Cycle of Troy in Geoffrey Chaucer: Tradition and Moralitee Jos Arranz

ISBN: 9781282481206

Published: September 29th 2010

ebook

135 pages


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Cycle of Troy in Geoffrey Chaucer: Tradition and Moralitee  by  Jos Arranz

Cycle of Troy in Geoffrey Chaucer: Tradition and Moralitee by Jos Arranz
September 29th 2010 | ebook | PDF, EPUB, FB2, DjVu, talking book, mp3, ZIP | 135 pages | ISBN: 9781282481206 | 9.11 Mb

The aim of the author of this book is to bring around not only to researchers, but to every kind of audience the repercussion of a literary topic that was an essential part of Ancient education and even more, a crucial subject in and outside theMoreThe aim of the author of this book is to bring around not only to researchers, but to every kind of audience the repercussion of a literary topic that was an essential part of Ancient education and even more, a crucial subject in and outside the academic world. In Ancient Greece and Rome, the Cycle of Troy was tiptoed as an essential compilation of information and educational models which was a vivid testimony throughout the history of Greek and Roman influence.

Yet in the middle Ages, Trojan myths as long as other characters like Hercules or Jason were transformed into models of human behaviour, i. e., suffering from the process of moralization. We say Moralitee to point out how Geoffrey Chaucer recreates those myths.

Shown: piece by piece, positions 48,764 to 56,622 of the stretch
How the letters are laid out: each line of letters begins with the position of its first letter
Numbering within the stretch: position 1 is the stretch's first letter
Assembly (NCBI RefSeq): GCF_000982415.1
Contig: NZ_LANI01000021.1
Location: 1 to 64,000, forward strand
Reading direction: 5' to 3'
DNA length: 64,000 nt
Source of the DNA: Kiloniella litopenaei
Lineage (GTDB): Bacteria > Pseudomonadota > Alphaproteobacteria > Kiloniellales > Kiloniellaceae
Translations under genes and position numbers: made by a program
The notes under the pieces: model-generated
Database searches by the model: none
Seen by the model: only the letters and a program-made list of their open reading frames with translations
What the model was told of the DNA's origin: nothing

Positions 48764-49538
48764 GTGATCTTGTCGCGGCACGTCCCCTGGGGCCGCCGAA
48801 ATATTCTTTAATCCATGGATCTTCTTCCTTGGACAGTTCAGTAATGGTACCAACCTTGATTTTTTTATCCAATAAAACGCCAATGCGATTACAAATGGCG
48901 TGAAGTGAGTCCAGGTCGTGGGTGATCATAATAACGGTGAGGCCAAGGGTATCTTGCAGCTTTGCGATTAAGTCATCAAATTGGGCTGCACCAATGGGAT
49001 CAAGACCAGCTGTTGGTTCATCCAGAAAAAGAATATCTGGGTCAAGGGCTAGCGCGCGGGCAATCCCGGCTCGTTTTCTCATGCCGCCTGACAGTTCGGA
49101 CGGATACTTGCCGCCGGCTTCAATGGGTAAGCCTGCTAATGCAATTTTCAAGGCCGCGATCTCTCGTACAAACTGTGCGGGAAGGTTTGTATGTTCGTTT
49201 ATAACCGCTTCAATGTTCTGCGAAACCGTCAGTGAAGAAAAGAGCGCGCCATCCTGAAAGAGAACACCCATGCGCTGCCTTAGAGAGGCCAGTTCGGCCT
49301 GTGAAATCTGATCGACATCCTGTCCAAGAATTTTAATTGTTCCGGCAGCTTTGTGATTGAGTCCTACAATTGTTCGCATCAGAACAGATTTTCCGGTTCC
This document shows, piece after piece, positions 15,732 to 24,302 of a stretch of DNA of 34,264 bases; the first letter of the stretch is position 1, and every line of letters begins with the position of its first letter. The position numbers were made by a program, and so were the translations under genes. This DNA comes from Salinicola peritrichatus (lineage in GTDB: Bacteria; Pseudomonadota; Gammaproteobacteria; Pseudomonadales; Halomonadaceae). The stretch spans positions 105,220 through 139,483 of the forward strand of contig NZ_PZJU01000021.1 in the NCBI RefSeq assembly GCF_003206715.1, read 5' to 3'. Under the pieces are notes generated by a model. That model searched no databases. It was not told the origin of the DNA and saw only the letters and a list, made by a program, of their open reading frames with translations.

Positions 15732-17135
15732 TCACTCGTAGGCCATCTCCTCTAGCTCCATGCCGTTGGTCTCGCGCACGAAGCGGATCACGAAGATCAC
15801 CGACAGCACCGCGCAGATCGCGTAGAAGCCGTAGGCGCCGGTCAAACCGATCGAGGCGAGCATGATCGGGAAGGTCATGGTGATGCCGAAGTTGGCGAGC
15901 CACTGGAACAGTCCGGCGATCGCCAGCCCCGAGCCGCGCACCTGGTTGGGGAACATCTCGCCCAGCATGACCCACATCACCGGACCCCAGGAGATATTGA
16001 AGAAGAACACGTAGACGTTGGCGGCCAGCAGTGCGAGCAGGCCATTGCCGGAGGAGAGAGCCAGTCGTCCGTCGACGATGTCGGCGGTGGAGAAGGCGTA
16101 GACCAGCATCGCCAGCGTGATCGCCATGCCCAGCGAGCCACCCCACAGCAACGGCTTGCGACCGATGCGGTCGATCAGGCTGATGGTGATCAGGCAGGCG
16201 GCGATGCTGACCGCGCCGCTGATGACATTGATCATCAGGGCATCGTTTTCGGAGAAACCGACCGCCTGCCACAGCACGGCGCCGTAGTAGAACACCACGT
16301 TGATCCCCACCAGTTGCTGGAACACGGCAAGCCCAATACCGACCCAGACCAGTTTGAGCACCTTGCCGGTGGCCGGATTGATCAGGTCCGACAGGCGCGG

Although we will extensively discuss how Chaucer recreates the Trojan myths in his works, we can anticipate what the reader will find. Chaucer manipulates his material from a multifold point of view: first of all, Chaucer was a man of his times, an unquiet mind and personality that always plays different games with that material. We might consider heroic the fact that Chaucer would pour out on his work the great background that the European writers (mainly Boccaccio, Dante, and Petrarch) supplied him (we will remember how difficult to collect information was in a period of vast lack of what we might call media).

Come what may, he projects his wisdom to tick on the most surmounting aspects of the formal characterization of the myths, and integrates them into the proper contexts of his works, as one of the key forces that the audience is expected to revive with the knowledge that it is supposed to own.



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